Next week, as the second Test between Sri Lanka and West Indies comes to a conclusion, Michael Tissera will be in Galle to give away Sri Lanka captain Dimuth Karunaratne a trophy that bears his name and that of West Indies legend Sir Garry Sobers. Irrespective of the result of the second Test, Sri Lanka will retain the Sobers-Tissera Trophy having won the first Test. West Indies can only square the series and as the holders of the trophy, Sri Lanka will retain the title.
Sri Lanka’s current cricketers will do well to pick the brains of Tissera, an iconic figure in our game. He played the game at a time when the sport had no money and the perks that the current generation is enjoying, because of men like Tissera, Anura Tennekoon and many others of their generation who laid a solid foundation for the sport. Built on that strong foundation is the brand name called Sri Lankan cricket.
Tissera respects the game and he has taken the values of cricket to his personal life and to his business. That’s why he is so successful. These are factors that are missing in some young players for whom cricket is their profession and nothing beyond. Not just players, but there are many of us who make a living out of cricket, but do we take values of the game beyond our working spaces? That’s the best thing that we can learn from Tissera – respect the game, value it and stay humble.
Talent itself is a great blessing and it is important to respect that. That’s why Tissera is an exceptional role model.
A disciplined man, he has set the standards and others have simply followed. His unquestionable integrity as Chairman of Selectors ensured fair-play in team selections and politicians dare not challenge him.
When Tissera took over as Chairman of Selectors in 2002, Aravinda de Silva had faded away. His cricket was over. He was heavily focusing on his business. But having realized that Aravinda still had much to offer the game, he threw down a challenge to Aravinda. If you are interested, the number four position of the national cricket team is all yours. But on one condition. ‘You are overweight and you need to get fitter.’ Aravinda loves those challenges. He knew he had cricket in him and apparently in two months he lost 15 kilos. A lot of running around Independence Square and no fancy stuff like lamb, pork sausages, cakes and of course his favourite Kandos.
On his comeback, he was a revelation. Aravinda produced a double hundred in his last Test match, he was the star as Sri Lanka reached the finals of the Champions Trophy in 2002 beating Australia in the semis. Basically he carried the team on his shoulders during the 2003 World Cup in South Africa. Making runs on those bouncy tracks was child’s play for Aravinda. And Tissera knew the man better than many others. Some of those knocks were out of this world. They are the stuff that you dream of. All that was possible because of Tissera. He gave Aravinda a second chance. Every young man deserves a second chance. Had Tissera been managing the Sri Lankan cricket team, Kusal Mendis would have been like Babar Azam of Pakistan leading Sri Lanka not serving a suspension.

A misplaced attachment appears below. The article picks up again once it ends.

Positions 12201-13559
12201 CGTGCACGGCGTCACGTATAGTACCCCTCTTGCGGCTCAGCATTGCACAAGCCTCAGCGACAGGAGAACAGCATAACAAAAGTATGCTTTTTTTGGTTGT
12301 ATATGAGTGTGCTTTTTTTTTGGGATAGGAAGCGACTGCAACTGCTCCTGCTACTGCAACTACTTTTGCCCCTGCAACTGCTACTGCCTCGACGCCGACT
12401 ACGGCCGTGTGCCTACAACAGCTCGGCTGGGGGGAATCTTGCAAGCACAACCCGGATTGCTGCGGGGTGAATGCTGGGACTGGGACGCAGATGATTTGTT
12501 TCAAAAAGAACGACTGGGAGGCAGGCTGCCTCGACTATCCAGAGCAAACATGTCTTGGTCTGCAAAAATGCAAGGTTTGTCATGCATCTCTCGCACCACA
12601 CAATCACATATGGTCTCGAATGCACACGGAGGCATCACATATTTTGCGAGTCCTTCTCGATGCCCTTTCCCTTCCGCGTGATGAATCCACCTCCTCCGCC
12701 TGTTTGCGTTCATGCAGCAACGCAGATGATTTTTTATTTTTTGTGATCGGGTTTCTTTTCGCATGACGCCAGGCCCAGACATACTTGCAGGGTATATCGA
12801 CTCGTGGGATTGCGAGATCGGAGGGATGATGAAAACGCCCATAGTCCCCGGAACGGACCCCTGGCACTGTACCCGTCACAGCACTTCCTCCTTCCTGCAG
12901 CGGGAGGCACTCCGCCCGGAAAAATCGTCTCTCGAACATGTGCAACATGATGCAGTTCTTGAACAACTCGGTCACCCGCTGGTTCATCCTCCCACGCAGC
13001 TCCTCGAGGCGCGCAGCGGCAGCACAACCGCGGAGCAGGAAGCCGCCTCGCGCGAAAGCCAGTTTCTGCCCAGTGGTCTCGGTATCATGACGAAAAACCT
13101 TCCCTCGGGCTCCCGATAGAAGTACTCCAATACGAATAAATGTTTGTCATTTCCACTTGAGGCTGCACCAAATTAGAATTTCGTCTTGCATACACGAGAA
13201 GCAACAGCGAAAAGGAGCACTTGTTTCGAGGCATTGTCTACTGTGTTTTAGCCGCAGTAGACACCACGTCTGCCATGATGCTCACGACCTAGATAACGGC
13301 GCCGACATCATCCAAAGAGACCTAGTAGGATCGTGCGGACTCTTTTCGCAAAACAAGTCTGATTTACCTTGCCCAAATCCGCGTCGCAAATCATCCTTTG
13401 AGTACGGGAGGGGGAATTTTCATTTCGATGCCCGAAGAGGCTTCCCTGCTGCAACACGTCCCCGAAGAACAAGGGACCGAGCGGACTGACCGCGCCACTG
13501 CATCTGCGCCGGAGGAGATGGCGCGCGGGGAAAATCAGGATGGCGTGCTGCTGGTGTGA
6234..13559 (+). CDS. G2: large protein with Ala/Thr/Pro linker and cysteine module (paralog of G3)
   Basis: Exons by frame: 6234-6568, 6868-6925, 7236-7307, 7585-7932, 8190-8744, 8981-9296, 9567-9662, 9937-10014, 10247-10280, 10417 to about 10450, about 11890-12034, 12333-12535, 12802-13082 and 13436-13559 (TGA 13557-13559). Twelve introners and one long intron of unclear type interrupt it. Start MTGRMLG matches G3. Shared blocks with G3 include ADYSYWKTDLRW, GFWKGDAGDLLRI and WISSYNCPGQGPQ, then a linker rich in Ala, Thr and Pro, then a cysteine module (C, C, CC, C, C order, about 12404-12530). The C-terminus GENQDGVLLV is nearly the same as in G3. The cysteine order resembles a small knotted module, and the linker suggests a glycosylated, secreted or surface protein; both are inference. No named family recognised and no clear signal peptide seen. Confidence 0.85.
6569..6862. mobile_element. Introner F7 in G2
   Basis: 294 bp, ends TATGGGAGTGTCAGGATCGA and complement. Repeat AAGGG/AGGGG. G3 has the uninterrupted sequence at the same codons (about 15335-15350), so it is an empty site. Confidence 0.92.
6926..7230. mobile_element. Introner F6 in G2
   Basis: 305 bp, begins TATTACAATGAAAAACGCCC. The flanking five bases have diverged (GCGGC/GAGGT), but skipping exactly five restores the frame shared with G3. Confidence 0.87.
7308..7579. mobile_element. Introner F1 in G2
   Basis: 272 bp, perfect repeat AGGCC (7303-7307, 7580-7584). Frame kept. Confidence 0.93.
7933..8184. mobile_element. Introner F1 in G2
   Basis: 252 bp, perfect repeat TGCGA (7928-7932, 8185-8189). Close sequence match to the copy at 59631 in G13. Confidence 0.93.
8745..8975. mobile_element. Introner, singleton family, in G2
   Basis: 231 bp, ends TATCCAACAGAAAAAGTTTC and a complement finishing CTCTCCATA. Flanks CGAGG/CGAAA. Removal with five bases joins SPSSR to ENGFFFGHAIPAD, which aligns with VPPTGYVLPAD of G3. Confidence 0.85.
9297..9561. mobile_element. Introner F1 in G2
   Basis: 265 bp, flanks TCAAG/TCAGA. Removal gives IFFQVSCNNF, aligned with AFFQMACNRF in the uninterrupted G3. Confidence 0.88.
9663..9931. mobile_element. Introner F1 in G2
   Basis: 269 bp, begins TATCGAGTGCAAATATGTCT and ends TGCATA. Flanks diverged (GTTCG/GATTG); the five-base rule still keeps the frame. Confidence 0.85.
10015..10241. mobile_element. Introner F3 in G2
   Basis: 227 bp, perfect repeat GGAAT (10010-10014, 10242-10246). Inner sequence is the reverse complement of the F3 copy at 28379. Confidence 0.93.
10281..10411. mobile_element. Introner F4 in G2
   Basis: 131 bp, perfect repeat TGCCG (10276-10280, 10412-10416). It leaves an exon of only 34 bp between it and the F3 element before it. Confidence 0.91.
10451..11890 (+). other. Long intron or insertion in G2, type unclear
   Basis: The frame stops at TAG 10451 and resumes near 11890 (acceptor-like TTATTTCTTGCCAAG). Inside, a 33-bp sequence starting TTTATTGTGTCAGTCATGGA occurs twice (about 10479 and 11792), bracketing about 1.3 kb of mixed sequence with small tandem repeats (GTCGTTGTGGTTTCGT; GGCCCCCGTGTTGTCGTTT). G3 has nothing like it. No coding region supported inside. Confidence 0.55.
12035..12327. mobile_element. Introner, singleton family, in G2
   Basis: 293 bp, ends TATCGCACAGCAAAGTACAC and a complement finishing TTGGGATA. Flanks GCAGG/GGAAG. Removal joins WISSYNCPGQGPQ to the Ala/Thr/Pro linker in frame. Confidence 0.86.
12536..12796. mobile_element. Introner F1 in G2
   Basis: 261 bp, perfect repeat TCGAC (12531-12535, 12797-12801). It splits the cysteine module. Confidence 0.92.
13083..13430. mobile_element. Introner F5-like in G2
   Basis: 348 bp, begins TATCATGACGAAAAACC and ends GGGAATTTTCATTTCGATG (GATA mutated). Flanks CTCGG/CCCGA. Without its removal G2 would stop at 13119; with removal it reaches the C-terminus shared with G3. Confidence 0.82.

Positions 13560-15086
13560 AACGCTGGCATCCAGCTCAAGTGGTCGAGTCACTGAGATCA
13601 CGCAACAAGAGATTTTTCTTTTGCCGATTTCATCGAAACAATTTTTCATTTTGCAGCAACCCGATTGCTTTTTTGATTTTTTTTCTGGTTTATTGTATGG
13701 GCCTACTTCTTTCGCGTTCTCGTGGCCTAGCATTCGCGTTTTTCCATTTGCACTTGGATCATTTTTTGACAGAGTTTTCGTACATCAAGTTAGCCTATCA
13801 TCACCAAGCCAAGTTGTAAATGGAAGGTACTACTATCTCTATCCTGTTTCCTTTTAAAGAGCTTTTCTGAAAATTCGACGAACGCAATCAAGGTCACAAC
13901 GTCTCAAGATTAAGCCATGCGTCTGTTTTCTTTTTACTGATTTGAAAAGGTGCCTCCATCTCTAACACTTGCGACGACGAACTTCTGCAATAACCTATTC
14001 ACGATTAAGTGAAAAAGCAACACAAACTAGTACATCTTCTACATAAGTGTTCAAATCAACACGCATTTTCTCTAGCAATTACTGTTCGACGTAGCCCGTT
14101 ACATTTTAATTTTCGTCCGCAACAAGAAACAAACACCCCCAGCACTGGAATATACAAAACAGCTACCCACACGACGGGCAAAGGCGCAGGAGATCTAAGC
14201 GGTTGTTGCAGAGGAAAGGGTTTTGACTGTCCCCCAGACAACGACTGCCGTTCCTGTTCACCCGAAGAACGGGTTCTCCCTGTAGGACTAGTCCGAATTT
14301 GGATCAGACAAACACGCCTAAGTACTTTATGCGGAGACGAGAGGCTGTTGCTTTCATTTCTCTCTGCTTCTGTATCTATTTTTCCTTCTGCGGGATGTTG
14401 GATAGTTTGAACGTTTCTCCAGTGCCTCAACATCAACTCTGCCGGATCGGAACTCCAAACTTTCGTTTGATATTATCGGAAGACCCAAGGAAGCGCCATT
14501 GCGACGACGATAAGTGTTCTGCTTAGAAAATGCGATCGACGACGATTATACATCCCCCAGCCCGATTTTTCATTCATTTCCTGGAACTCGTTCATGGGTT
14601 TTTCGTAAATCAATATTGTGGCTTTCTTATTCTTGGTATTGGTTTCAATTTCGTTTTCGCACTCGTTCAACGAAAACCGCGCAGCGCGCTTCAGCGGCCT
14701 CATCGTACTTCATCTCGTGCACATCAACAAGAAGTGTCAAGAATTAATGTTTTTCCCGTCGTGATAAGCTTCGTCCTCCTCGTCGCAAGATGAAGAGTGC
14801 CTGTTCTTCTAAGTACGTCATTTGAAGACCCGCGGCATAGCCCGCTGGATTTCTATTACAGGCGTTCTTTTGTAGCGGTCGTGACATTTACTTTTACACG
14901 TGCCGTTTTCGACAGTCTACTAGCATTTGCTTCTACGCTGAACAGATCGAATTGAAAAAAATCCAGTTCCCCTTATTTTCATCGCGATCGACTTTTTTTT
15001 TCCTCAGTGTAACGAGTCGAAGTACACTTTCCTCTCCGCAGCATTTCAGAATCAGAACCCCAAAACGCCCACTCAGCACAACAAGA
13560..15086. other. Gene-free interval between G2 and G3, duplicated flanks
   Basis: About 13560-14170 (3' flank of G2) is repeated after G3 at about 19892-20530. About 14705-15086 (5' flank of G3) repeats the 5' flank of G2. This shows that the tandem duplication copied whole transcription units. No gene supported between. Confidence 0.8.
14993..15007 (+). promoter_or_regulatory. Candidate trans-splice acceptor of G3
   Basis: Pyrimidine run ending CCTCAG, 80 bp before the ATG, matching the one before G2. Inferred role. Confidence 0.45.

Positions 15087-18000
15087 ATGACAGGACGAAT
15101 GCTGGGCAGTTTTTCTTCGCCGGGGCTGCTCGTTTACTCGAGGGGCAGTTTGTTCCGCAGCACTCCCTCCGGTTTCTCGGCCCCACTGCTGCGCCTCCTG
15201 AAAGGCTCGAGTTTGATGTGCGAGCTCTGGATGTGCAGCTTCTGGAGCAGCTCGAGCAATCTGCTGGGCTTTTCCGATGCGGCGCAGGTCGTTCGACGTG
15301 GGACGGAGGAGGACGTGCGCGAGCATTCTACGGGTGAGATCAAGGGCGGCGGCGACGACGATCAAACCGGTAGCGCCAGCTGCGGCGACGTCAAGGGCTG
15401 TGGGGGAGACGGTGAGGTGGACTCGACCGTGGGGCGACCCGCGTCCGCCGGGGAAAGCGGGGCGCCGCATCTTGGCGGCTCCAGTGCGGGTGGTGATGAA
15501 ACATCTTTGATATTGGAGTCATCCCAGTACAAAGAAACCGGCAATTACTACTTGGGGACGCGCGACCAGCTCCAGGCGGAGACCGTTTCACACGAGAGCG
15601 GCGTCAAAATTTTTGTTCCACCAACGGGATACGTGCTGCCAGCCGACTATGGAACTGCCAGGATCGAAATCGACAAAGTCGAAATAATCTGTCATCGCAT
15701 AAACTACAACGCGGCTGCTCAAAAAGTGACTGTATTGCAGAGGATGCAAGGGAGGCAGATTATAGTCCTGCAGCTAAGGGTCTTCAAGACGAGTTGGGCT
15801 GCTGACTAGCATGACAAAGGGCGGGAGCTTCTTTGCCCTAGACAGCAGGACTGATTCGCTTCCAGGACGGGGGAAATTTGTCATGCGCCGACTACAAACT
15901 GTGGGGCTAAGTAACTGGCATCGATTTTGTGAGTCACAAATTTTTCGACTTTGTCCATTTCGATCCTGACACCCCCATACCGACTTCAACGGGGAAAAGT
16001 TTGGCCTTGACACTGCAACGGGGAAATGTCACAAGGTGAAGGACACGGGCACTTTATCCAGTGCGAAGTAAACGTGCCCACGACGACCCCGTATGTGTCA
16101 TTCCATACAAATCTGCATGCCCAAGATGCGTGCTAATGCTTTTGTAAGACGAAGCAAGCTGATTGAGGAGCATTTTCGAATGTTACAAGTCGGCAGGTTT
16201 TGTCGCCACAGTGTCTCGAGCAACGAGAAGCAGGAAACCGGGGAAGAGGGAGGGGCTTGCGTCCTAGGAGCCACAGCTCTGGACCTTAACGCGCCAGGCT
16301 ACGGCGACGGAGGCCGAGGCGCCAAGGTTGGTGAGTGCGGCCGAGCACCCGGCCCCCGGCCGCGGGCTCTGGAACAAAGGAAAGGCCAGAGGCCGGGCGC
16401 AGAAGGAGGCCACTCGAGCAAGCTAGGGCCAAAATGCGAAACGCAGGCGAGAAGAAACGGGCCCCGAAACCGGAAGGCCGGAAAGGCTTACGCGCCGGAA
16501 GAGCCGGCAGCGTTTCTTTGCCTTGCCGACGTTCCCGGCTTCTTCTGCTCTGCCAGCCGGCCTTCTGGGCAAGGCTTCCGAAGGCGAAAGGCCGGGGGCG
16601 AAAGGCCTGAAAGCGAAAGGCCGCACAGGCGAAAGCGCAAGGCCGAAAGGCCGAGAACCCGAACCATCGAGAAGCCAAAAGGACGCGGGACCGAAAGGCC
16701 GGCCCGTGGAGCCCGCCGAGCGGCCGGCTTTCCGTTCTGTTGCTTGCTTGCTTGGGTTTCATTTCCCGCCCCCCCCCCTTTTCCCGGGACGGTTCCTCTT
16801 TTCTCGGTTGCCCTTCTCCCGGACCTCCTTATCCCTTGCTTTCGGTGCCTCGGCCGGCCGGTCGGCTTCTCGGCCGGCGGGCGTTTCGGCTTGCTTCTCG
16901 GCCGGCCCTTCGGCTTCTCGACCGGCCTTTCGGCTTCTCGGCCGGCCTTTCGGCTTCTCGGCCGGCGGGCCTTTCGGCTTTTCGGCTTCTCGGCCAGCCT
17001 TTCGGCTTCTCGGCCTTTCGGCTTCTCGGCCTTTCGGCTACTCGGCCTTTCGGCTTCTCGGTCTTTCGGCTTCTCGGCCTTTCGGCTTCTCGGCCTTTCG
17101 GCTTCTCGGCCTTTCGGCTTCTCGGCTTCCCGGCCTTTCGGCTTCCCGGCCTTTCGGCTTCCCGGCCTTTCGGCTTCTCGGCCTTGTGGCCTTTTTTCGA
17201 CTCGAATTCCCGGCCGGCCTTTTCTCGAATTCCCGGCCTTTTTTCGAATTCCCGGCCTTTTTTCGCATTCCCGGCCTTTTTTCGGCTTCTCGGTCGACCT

Tissera’s two year tenure as the Manager of the national cricket team was highly successful. Tom Moody was the Head Coach and the team reached new heights. England were thrashed 5-0 in their own backyard in 2006 and the team won many Test matches overseas. It all culminated with Sri Lanka reaching the finals of the 2007 World Cup.
That team had some tricky customers. Tissera’s brilliant man management skills saw there was smooth sailing. Moody can be ruthless, like a typical Aussie. You needed the calm head of Tissera to ensure that things did not get out of hand. Well, they did get out of hand at certain points, but no one spilled the beans. What happened on tour, stayed on tour. None dared leaking information.
Tissera is tough when he needs to be, but he is also a father figure when players need support. Straight out of school when Sanath Jayasuriya from Matara ended up at CCC it is people like Tissera who looked after him. He has done much more to help up and coming players. All silently though.
Good on Sidath Wettimuny as President of Sri Lanka Cricket for naming this trophy after one of the iconic figures of our game. It takes one great man to respect another.